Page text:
Nesbitt Memorial Library Journal, Volume 8, Number 1, January, 1998 Page: 45
The following text was automatically extracted from the image on this page using optical character recognition software:
Documents, Letters, Reminiscences, Etc.
Weimar, situated on the "Sunset Route," in the
western portion of Colorado county; at an el-
evation of four hundred and sixty-six feet above
the sea, and two hundred and sixty-six feet
above Columbus, on a rolling prairie. The town
was laid off October 3d, 1873, by the Galveston,
Harrisburg & San Antonio railroad, on land
given them by D. W. Jackson, as an induce-
ment to have the depot at that place. It soon
became a thriving place, doing a large business
for Balletsville, Hackberry, Oakland, Content,
Osage and other flourishing sections. Its future
is bright and there is no doubt that Weimar will
become one of the important inland towns of
Texas. The location of the town, and the im-
mediate country surrounding, possess all the
beauties that nature could bestow; the soil of
the country around Weimar is a black, sandy
loam, easy of cultivation, producing an aver-
age of four hundred pounds of cotton and forty
bushels of corn to the acre. The water is abun-
dant and good, and the country noted for its
health, good schools, and church privileges.
Lands selling in that section from $5 to $20 per
acre, price governed by quality and quantity of
Weimar has an intelligent and enter-
prising population of eight hundred or one thou-
sand, Germans and Americans; has eleven gen-
eral stores, four grocery stores, four hotels,
three wagon and blacksmith shops, two cabinet
shops, two tin and stove shops, two furniture
stores, one dealer in exchange, one saddler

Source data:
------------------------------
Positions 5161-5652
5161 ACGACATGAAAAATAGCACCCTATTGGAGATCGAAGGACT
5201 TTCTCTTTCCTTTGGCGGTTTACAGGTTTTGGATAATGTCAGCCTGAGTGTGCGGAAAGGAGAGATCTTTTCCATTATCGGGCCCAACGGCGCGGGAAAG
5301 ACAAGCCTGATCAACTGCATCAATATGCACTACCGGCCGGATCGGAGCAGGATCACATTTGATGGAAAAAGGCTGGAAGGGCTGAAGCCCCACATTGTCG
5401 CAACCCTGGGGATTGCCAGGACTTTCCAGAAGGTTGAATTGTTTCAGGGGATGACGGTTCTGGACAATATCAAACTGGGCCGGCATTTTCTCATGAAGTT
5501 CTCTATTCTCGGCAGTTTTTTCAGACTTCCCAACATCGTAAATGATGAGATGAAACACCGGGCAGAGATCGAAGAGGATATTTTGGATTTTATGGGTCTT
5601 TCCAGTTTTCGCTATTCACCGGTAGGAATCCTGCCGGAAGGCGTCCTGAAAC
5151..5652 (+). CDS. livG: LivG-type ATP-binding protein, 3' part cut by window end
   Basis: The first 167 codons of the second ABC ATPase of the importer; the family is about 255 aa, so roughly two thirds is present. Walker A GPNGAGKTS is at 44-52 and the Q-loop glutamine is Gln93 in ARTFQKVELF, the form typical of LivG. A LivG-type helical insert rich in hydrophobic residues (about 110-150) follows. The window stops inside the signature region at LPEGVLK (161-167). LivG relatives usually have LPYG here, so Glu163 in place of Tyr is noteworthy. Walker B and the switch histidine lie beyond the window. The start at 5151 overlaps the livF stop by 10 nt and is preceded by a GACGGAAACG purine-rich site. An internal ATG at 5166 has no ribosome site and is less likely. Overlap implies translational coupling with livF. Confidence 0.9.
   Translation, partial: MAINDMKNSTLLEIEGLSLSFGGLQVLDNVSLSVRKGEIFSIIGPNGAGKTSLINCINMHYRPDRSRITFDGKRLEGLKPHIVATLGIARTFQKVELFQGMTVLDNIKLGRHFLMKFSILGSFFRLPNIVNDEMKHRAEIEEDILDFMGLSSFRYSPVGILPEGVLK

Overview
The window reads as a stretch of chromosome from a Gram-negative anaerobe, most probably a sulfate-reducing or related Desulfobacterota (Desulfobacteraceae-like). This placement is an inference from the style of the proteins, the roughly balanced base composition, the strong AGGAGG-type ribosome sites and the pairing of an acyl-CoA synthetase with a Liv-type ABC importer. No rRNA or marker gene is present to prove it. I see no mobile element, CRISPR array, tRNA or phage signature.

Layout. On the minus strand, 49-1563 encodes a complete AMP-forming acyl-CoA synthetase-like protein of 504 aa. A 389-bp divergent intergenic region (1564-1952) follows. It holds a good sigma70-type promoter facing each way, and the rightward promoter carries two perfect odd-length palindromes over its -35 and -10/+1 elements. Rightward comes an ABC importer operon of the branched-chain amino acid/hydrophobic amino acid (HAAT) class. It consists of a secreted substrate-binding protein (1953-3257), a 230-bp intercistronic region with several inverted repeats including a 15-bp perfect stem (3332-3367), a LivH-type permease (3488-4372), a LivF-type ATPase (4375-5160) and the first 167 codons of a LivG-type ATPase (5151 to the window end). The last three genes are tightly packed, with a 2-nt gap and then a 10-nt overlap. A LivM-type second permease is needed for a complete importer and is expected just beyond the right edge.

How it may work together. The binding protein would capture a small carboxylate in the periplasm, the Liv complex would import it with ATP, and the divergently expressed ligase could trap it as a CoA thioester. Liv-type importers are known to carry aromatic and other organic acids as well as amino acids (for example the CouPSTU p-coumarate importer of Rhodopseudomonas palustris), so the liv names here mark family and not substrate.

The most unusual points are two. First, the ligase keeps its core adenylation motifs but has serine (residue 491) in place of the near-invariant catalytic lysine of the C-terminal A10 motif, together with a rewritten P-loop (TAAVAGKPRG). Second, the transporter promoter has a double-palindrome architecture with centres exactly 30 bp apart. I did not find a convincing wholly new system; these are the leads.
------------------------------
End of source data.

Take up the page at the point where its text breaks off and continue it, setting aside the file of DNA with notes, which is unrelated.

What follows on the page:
shop, two shoe shops, two drug stores, two
bakeries, two fruit and candy stores, one bar-
ber shop, three steam gins, one cotton seed oil
mill; all branches of trade in a prosperous con-
dition. Weimar ships eight thousand to nine
thousand bales of cotton annually, all of which
is grown in this immediate section.
We are indebted to Capt. J. W.
McCarty, J. J. Holloway and G. Good for in-
formation and assistance.
The following are the principal busi-
ness men of the city:
Christian, G. W., physician and sur-
Cook, T. C., physician.
Dicks & Oaker, general merchandise.
Herndon, Wm., family groceries and
Heyer Bros., dealers in general mer-
Holman, T. J., farmer.
Hill & Holloway, bankers and exchange
Jackson, D. W., livery and feed stable.
Jarmon, R. A., farmer and stock raiser.
Van Alstyne, J. A., dealer in general
Windrow & Co., H. Z., druggists.
Eagle Lake is a flourishing little town,
with a population of from three to four hun-
dred, and is situated on the Galveston, Harris-
burg and San Antonio road, sixteen miles south-
east from Columbus. Nature never brought to-
gether and compounded in her great laboratory
a more fertile and productive soil than can be
found near the town and lake. The prairies
north, east and west of Eagle lake depot are
undulating and productive. The town of Eagle
Lake derives its name from the lake half a mile
distant, and was founded in 1858 on land be-
longing to G. Good and son, laid off by the
Buffalo Bayou, Brazos and Colorado road.
Vandervier built the first house in the town. In
1857, G. Good had a stage stand and post of-
fice one mile from where the present town is
now situated. The cars did not reach this town
until the latter part of 1879. Eagle Lake has
one beautiful church building, a Union church,
and it is well attended. She is said to have real
good schools. The colored people have two
churches, a Baptist and a Methodist. The Ma-
sons have a lodge. Freestone water can be ob-
tained at thirty feet. Land unimproved can be
bought from $2 to $5 and improved at $10 to
Here’s what’s next.
This issue can be searched. Note: Results may vary based on the legibility of text within the document.
Matching Search ResultsView 25 pages within this issue that match your search.
Citing and Sharing
Basic information for referencing this web page. We also provide extended guidance on usage rights, references, copying or embedding.
Reference the current page of this Periodical.
Nesbitt Memorial Library. Nesbitt Memorial Library Journal, Volume 8, Number 1, January, 1998, periodical, January 1998; Columbus, Texas. (texashistory.unt.edu/ark:/67531/metapth151402/m1/45/?q=nesbitt%20memorial%20library%20journal: accessed April 30, 2017), University of North Texas Libraries, The Portal to Texas History, texashistory.unt.edu; crediting Nesbitt Memorial Library.